This design approach would allow the nation to determine just what ICT capability it needs, and then decide what will be built and maintained onshore (on-shoring), what can be built and maintained in partnership with our allies (ally-shoring) and what needs to be obtained through global supply chains (offshoring).

This approach, which will optimise and grow the capabilities we already have in Australia through direct government procurement and via ally-shoring, is a ‘smart sovereignty’ approach as it assesses the degrees of sovereignty required to deliver and sustain the capabilities we need.

Everything from research and development to capability interoperability, skills development and raw materials to support ICT resilience would be captured under this framework, providing confidence to our ICT industry and to the nation.

Australia needs holistic management of eight essential elements for sovereign ICT capability:  organisation, management, personnel, training, systems, facilities, supplies and support, and industry.

The need for an overarching framework linking these elements is compelling.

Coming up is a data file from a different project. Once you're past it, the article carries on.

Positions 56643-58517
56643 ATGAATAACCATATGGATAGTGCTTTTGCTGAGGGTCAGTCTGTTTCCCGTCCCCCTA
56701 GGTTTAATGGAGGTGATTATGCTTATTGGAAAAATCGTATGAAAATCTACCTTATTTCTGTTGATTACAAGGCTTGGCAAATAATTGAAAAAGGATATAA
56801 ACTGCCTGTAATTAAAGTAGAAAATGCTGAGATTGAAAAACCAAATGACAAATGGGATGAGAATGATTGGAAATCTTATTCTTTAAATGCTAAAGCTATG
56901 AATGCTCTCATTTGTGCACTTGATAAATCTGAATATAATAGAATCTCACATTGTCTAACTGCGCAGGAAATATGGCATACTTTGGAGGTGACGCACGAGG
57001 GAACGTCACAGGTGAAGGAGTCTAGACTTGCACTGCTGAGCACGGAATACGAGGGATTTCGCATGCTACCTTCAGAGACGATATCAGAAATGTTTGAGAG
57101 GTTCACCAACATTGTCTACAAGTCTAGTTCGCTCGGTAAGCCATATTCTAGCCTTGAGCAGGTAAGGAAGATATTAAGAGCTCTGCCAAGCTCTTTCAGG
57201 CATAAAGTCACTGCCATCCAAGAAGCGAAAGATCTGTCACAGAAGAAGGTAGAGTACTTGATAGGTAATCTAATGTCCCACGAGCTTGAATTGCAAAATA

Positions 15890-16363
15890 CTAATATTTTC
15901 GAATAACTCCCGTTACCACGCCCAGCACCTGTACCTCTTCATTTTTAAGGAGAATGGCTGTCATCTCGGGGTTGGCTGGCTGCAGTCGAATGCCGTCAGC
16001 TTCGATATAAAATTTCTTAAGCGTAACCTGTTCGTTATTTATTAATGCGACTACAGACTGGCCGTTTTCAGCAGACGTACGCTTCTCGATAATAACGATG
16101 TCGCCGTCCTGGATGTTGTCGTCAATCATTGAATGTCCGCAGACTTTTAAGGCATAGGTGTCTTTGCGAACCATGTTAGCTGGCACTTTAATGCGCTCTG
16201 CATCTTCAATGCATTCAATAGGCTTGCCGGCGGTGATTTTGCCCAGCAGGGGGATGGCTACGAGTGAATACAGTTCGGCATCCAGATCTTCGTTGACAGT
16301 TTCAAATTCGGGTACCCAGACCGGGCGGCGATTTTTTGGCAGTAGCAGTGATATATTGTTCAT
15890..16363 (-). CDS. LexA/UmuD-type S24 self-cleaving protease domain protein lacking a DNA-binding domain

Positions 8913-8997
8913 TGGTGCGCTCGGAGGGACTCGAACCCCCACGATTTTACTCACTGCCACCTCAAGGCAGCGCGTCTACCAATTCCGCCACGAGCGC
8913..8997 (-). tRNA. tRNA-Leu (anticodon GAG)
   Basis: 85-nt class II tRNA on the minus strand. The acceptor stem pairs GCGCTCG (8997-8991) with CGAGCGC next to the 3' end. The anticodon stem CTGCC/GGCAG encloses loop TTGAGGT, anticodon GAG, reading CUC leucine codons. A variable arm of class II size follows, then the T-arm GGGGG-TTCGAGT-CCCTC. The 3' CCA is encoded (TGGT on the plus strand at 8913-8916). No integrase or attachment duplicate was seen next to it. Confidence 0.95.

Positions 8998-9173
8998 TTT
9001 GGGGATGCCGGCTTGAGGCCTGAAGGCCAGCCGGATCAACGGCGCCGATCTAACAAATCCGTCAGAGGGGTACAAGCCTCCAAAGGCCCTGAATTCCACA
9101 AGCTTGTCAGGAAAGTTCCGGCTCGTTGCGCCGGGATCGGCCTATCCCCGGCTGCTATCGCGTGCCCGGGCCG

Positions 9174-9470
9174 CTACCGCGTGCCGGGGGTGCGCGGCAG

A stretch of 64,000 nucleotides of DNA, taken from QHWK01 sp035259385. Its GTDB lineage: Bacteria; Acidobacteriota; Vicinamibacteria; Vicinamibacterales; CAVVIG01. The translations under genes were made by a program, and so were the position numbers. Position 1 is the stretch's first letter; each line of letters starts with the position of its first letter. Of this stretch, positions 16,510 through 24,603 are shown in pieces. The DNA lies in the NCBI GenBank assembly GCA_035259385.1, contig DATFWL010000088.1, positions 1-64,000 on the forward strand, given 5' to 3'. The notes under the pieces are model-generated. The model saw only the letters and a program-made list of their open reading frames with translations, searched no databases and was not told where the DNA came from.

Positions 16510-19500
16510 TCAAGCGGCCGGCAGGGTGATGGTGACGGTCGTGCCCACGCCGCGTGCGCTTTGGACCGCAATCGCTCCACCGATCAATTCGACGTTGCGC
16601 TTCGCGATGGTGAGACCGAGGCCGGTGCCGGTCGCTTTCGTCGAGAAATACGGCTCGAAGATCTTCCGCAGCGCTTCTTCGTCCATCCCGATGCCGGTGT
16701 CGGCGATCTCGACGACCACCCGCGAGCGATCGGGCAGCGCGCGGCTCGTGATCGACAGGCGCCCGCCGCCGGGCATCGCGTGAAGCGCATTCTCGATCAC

To deliver this, Australia should better utilise its governmental purchasing power to tighten ICT standards, regulations and procurement approaches. Doing so will facilitate and lift up ICT capability nationally. Australia’s sovereign ICT capability should be designed to improve national resilience and not be left solely to market forces, much less our alliances, new or old.

A dedicated minister for ICT capability (or cybersecurity) should be appointed with responsibility for building sovereign ICT capability. This should be a cabinet-level appointment to provide consistency of direction for national ICT capability and add weight to the message that sovereign ICT and cybersecurity are critical to our future economy and security.  The minister could also bring together relevant domestic and foreign affairs aspects as the nation seeks a safe, secure and prosperous Australia, Indo-Pacific and world, enabled by cyberspace and critical technology.

Creation of a sovereign ICT capability framework would enable Australia to prioritise the strategic ICT capabilities we need, while building on the strong foundations we already have.